Find Chef Jacques Desire Moonsamy at Hagan's Grill

By Rachel Forrest

Hampton Union, March 16, 2011

[The following article is courtesy of the Hampton Union and Seacoast Online.]
Chef Jacques Desire Moonsamy of Hagan’s Grill, at his kitchen window [Photo by Rachel Forrest]

Chefs come and go, change restaurants, open their own, and even change careers.

I often get the question — What ever happened to? Where did "chef so and so" go? It's hard to keep track. But now we know where Chef Jacques Desire "Desi" Moonsamy is — he's at Hagan's Grill in Hampton and not only has there been a change in chef there, he's revamped the whole menu. Go&Do

Hampton is Chef Moonsamy's old stomping grounds, but most of us remember him from his many years at The Metro in downtown Portsmouth where Sam Jarvis brought the hospitality and Moonsamy brought the American bistro cuisine. Now, at Hagan's, he's also bringing some of his own European roots to the menu. Originally from Mauritius, he went to culinary school in France and speaks fluent French. Translation? Dishes infused with French flavor in a decidedly American bistro setting.

He changed the menu right away.

"I knew all about Desi," says Hagan's owner Dora Hand. "For me, it was all about identifying who we really are."

The restaurant had gone through a few chefs over the years, each adding his or her own flair to the menu, and after many years, the menu had lost focus.

"After I came here we talked a lot," says Moonsamy. "I said 'We have to give it a lift'. I had to change it. I did. And of course Dora approved it. We wanted a bistro style and that means a more French bistro style. I brought in dishes people who know my food knew — my crispy duck, key lime pie, creme brulee — all my familiar dishes. When you have a bistro in France it's usually in a hotel and not too expensive. It's for the people who stay in the hotel and here we have the food that is like that."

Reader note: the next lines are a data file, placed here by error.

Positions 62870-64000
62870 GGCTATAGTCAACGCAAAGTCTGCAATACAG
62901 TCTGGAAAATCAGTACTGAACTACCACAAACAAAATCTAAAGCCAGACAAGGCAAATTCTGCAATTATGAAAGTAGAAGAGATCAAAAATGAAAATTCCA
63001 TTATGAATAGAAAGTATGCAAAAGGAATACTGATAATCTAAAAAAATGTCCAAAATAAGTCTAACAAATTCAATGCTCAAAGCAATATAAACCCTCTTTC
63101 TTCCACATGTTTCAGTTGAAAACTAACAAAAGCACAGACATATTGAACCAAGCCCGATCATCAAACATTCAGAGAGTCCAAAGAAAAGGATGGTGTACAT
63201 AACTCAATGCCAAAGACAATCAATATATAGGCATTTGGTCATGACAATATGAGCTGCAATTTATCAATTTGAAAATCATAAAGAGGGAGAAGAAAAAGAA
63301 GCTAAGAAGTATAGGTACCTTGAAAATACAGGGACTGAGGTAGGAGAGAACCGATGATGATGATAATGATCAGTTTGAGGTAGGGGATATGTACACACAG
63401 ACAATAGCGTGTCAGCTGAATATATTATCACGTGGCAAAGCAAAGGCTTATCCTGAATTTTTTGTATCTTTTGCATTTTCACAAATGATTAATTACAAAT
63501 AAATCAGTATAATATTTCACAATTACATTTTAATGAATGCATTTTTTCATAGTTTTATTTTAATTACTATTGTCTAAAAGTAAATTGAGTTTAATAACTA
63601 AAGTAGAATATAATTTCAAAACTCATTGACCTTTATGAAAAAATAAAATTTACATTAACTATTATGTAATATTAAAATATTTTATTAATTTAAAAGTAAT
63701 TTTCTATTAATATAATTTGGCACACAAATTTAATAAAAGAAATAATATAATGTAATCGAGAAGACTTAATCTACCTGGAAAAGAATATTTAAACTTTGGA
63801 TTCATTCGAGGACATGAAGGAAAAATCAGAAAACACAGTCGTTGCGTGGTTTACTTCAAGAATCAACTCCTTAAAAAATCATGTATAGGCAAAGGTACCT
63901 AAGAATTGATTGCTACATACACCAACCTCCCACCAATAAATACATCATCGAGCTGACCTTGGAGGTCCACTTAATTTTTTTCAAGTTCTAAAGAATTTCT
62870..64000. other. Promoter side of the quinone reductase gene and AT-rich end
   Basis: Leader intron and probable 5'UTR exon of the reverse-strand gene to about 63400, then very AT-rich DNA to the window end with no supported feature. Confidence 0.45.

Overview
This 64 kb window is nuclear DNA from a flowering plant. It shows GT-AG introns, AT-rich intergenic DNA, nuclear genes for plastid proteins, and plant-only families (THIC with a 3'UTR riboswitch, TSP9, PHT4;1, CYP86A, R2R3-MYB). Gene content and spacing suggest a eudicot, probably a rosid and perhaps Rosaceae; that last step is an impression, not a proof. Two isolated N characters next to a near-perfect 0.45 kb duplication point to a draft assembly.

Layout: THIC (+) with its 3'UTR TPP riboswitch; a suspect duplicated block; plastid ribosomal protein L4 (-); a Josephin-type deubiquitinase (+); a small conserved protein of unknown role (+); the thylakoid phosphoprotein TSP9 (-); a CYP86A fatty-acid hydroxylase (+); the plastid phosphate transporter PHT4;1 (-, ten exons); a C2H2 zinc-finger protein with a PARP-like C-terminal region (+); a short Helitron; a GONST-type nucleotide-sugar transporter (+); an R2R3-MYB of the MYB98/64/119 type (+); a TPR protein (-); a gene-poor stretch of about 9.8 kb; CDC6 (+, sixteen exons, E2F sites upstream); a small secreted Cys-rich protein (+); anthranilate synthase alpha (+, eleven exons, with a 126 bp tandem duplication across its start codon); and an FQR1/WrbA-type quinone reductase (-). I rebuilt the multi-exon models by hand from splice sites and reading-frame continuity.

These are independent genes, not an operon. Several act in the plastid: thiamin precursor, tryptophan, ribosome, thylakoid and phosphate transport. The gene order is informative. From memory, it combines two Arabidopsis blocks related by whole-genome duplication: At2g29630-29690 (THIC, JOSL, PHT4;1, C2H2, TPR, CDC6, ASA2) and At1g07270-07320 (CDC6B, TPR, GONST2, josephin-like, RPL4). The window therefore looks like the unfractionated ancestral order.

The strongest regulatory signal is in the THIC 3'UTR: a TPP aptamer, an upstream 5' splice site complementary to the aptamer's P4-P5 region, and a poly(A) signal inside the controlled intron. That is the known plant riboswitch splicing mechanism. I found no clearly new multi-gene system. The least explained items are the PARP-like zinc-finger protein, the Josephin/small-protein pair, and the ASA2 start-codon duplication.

Dishes like a saffron bouillabaisse resonated right away with Hagan's regular customers.

"They were the most excited about that dish right away," says Moonsamy. "And the price is very good. We can change things very quickly and I use the specials to try out dishes. I'm always listening to the customers. I want the people to know me, like we know each other."

Dora says that Hagan's has built a customer base of family.

"Hagan's is really about the people and they want us to bring quality food but not sacrifice the prices. We get a lot of locals and they want to continue the consistency but take a little risk."

Moonsamy says he did have to keep some favorites on the menu like the sesame seared ahi tuna and he has made an effort to make dishes healthier by using rice flour instead of corn flour in sauces and batters. They'd also like to do away with offering bread with the meal, something Moonsamy says just isn't necessary with his big portions and big flavors, but that customers do demand it. That's just a part of staying tuned to the customers and attention to dietary restrictions is also a priority.

"Our sauces are mostly gluten-free and if someone comes in who is a vegetarian, I'm free to do that because I can change things quickly," he says.

But meat eaters will rejoice. The sirloin, made with a classic French cognac and black peppercorn sauce, is a full 10 ounces and dry-aged for 22 days. Seafood choices include a simple fish and chips with pineapple slaw and a seafood portofino with scallops, shrimp, lobster and spinach in a puff pastry shell with a sherry cream sauce. And there are more casual dishes like a pesto pizza and a half pound burger.

Moonsamy says he'll also pay a great deal of attention to what's in the local markets, like fresh wild mushrooms for a risotto dish with melting cheeses and local greens. And while many dishes reflect the flavors of France, he'll bring in the tastes from Italy and Greece as well.

"He really immediately identified within a few minutes of being here what we're all about and what we're looking to become, what we hope to bring to the people of Hampton," says Dora.

Moonsamy says he'll also try some new things like bringing in some game — rabbit, venison — and listen to what the customers like while still introducing new ideas.

"We'll have flavors from all over, but I believe Americans like good food. That's what we bring here."